From the Office of the Future of Reading

Please join me in welcoming today’s guest blogger, Madeline Schnurr. Madeline is a fifth grade teacher at St. Thomas Aquinas Catholic School in Dallas, TX. You can find her on Twitter. When she’s not reading or ordering books for her classroom library, Madeline is giving unsolicited book recommendations to her fifteen nieces and nephews.

Thanks, Twitter

I know Twitter has been around since 2006, however, had I known it would transform my literature class like it has this year, I would have been on board long ago.

Thanks to Twitter, I learned about International Dot Day. My students loved The Dot by Peter Reynolds, and celebrated by creating an amazing Animoto video. (It was a huge hit with parents.) More importantly, it gave my students an opportunity to think about what they can do to make a difference in the world.

Thanks to Twitter, I learned about the Global Read Aloud project. Every time we had to stop reading Out of My Mind by Sharon Draper, and move on to another subject, they were devastated. They couldn’t get enough of it! More importantly, it gave them a chance to learn about compassion toward people with disabilities.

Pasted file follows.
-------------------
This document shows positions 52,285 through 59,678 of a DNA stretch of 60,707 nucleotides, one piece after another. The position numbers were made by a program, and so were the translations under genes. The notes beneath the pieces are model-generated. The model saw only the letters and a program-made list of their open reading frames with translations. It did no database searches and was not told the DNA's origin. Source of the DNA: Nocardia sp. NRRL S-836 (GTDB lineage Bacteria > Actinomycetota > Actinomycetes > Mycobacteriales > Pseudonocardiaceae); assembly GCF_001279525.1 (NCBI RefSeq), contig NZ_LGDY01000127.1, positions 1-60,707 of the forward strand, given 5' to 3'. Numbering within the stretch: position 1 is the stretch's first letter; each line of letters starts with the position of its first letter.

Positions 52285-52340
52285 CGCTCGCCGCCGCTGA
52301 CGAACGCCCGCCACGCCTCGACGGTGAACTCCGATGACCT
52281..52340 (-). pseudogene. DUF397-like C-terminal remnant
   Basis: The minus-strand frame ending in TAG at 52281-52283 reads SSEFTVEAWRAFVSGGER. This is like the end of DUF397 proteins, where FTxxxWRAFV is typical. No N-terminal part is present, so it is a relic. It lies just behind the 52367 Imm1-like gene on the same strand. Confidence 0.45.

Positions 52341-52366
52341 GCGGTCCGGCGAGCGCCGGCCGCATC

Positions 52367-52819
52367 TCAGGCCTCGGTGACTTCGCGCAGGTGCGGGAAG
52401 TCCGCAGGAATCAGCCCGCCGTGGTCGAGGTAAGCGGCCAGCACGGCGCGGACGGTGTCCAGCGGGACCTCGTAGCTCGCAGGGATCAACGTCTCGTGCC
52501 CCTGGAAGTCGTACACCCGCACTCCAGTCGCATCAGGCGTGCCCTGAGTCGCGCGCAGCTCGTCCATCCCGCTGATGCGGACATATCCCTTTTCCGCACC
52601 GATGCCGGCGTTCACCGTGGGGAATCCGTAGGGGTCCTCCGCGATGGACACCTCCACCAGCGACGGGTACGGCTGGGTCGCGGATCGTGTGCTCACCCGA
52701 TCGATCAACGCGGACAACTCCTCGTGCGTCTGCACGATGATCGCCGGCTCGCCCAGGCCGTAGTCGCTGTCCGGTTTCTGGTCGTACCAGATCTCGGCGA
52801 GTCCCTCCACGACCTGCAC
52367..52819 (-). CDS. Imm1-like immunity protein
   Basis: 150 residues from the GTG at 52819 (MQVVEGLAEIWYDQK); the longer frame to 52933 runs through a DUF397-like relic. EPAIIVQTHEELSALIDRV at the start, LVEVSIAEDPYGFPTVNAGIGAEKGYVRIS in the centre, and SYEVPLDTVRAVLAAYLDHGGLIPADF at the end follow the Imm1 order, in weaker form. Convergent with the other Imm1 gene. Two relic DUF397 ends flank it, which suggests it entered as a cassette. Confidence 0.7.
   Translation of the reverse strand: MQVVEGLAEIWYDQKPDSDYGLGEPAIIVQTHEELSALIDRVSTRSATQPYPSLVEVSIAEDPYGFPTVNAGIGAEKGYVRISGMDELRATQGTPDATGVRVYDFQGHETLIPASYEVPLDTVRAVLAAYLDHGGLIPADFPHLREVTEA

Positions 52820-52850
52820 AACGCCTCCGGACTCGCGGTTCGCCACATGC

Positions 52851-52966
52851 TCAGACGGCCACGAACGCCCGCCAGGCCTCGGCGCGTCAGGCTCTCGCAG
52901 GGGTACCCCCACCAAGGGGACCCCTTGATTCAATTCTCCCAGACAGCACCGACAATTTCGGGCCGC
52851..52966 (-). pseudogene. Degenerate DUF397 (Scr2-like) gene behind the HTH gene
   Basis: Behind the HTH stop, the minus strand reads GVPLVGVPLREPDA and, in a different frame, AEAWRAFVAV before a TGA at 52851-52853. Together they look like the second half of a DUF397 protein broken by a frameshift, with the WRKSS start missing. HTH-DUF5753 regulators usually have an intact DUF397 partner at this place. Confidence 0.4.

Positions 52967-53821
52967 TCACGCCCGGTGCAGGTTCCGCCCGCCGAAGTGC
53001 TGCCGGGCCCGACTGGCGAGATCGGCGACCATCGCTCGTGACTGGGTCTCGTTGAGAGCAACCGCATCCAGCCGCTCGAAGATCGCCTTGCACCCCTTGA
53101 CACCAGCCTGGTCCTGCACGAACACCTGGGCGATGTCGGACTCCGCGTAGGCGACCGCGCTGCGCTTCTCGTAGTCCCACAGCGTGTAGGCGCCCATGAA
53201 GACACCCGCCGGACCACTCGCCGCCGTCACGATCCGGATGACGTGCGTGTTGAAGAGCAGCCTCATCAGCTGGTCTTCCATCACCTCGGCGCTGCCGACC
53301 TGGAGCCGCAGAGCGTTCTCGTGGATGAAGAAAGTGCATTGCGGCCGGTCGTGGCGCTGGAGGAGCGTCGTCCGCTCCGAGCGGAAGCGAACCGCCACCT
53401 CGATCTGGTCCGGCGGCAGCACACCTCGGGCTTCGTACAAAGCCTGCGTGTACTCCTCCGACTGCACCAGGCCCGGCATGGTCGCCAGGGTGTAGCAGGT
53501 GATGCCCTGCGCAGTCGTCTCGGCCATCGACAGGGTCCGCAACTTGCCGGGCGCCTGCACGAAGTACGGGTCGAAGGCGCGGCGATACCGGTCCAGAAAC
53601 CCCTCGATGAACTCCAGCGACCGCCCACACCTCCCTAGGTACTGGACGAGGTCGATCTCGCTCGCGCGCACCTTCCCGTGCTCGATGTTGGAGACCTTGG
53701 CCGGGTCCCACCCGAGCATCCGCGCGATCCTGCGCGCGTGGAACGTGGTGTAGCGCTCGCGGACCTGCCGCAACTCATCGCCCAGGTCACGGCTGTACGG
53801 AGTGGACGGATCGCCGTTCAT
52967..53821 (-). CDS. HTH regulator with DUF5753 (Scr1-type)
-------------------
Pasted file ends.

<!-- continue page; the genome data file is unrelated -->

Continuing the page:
Thanks to Twitter, I learned about World Read Aloud Day.

My class was able to meet authors, Terry Lynn Johnson, and Nikki Loftin through Skype. Terry Lynn read an excerpt from her novel, Ice Dogs, and Nikki read an excerpt from her novel, The Sinister Sweetness of Splendid Academy. What a fun experience for my students! More importantly, it gave them an opportunity to connect with others around the world. 

Terry Lynn Johnson

Nikki Loftin

Thanks to Twitter, I stumbled across a fun activity at @TeachingChannel, that we incorporated into our poetry unit. Each Thursday at the end of the day, our classroom had “Open Mic Night”. Students were able to share original poems or poems they found in a book. Students were reading poems written by Langston Hughes, Carl Sandburg, Jack Prelutsky, just to name a few. They also surprised me with meaningful and creative original poems. It was fun to see my students each week preparing for “Open Mic Night”, motivated to find the perfect poem to share. More importantly, it gave my students an opportunity to practice speaking in front of an audience, and share writing that meant something to them.

Open Mic

I would encourage any educator out there who is not on Twitter to join immediately, and start connecting with others. I can honestly say my students have benefitted from my decision to utilize this type of social media, and I bet if you asked them, they would say the same thing.

Thank you Madeline for sharing how you have used Twitter to expand the horizons of both you and your students.